SSR in the Western Balkans
On 26 May 2011, Analytica's Security Research Fellow Andreja Bogdanovski at the Centre for European Policy Studies (CEPS) in Brussels presented part of the findings from the three years long "Mapping and Monitoring Security Sector Reforms" project.
On 26 May 2011, Analytica's Security Research Fellow Andreja Bogdanovski at the Centre for European Policy Studies (CEPS) in Brussels presented part of the findings from the three years long "Mapping and Monitoring Security Sector Reforms" project. Together with the rest of the project's consortium representatives they addressed the questions on: representativeness of women and national minorities within the Security sector, access to information, procurement and critical areas of the control and oversight over Security sector actors. In this regard Mr. Bogdanovski outlined the problem of appointment members of Parliament in the Parliamentary Committee for supervising the work of the security and counterintelligence department and the Intelligence Agency. In other words some of the members of the committee cannot be issued security clearances and the overall procedure might take up to two years and more. This by default creates barrier between what they are allowed to hear and see in the parliamentary committee's work. Hence all classified information are restricted, among which the yearly review and plan of the activities of the Directorate for Security and Counter Intelligence and the Intelligence Agency. When speaking of access to information of public character it was pointed out that the authorities can be very creative in terms of finding a way out of answering the questions that the CSOs send. An example that was used was sending back an envelope which instead of answers to the question consist of repeating the question itself in the answer part. On the question of representativeness Mr. Bogdanovski highlighted the improvements in the overall representation of the national ethnic groups within Macedonia's security actors after the signing of the Ohrid Framework Agreement and especially the Police but also pointed out the issue of lack of representativeness of the ethnic communities within the "more specific" security sector actors such as: security and intelligence services and the Army.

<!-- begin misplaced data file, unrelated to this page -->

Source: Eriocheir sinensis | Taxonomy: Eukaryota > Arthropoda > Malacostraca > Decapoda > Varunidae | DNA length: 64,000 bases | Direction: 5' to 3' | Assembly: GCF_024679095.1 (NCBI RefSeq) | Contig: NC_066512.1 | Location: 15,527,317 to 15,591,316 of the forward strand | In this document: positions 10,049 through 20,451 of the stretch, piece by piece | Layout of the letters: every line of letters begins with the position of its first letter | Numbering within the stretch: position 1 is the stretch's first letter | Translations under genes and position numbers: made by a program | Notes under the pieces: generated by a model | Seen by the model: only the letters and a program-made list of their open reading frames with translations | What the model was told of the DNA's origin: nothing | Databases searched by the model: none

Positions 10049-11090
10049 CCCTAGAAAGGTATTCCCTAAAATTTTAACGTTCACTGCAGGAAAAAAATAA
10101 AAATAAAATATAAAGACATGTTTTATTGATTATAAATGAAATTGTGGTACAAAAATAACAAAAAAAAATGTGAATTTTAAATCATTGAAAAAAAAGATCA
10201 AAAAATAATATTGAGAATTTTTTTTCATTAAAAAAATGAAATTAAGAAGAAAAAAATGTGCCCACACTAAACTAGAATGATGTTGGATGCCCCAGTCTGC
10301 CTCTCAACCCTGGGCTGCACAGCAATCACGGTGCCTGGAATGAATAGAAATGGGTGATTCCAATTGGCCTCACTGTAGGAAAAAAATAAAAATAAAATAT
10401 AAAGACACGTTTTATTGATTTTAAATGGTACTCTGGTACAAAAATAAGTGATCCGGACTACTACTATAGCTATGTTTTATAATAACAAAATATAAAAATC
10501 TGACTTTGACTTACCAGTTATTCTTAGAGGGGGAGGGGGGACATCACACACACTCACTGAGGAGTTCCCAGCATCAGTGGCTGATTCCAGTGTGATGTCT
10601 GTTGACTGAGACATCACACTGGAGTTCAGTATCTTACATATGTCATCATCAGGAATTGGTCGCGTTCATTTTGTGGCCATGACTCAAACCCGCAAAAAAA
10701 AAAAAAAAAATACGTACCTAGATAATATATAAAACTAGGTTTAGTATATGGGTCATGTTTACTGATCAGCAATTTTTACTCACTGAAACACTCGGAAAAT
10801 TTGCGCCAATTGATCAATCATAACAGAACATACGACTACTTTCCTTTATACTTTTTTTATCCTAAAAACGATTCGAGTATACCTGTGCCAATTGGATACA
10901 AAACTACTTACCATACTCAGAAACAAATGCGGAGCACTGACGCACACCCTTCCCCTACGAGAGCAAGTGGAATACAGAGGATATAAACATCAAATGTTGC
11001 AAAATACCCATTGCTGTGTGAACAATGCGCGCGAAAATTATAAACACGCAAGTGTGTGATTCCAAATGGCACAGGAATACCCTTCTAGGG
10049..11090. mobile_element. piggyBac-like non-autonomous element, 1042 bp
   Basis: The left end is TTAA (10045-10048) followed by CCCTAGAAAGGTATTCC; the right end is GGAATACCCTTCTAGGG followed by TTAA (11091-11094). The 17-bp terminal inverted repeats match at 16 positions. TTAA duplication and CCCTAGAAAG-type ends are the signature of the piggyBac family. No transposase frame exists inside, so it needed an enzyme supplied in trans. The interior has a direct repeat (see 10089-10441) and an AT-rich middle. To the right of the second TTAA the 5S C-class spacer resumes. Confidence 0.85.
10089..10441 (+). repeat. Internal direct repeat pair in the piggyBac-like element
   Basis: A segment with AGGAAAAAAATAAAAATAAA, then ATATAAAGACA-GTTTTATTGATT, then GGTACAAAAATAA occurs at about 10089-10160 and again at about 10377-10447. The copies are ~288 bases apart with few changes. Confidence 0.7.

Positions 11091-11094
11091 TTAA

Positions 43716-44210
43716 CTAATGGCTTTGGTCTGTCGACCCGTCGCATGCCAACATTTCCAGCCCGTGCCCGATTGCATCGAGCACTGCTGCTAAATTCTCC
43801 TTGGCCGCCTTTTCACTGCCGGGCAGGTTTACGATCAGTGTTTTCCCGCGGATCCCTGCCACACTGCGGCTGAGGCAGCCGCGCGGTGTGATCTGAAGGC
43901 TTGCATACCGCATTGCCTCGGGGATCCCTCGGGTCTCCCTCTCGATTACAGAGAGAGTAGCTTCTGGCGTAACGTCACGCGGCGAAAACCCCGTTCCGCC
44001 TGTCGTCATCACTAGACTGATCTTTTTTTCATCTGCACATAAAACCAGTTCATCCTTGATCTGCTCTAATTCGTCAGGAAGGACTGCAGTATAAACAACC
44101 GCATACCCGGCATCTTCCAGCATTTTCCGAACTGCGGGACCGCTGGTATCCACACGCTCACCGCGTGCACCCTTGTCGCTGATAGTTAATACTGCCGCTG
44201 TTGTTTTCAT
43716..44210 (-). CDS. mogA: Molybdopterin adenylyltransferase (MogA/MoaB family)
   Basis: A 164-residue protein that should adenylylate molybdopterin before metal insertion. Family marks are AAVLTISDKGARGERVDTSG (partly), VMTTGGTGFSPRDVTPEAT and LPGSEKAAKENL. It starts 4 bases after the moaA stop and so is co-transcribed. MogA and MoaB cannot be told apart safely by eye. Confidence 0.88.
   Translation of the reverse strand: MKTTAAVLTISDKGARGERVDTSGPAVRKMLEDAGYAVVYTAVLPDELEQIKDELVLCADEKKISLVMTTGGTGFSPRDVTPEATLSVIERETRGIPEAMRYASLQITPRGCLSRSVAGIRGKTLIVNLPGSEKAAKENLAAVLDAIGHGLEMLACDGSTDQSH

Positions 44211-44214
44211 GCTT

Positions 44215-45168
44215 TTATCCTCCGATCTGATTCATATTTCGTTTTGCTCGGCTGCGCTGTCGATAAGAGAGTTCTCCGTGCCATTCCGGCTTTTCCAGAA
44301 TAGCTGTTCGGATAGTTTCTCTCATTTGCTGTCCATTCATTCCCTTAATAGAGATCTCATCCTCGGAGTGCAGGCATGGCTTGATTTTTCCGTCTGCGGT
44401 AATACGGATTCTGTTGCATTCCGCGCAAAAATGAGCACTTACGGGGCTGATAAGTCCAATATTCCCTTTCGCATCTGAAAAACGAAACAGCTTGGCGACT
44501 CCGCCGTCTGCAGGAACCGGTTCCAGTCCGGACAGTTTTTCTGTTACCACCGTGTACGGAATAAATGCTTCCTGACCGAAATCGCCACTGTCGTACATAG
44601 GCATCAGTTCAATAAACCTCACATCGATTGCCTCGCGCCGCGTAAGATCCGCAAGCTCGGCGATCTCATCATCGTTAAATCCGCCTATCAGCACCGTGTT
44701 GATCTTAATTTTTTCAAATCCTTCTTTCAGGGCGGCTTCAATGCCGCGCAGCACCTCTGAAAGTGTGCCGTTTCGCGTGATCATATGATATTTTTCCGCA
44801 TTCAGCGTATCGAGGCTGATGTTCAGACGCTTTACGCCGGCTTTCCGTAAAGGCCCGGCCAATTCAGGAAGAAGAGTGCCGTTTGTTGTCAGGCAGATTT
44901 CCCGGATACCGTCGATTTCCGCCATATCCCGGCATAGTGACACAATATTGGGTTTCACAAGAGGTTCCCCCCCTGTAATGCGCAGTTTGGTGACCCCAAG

For more information about the project please click here.
Photos from the event are posted on our Flickr page.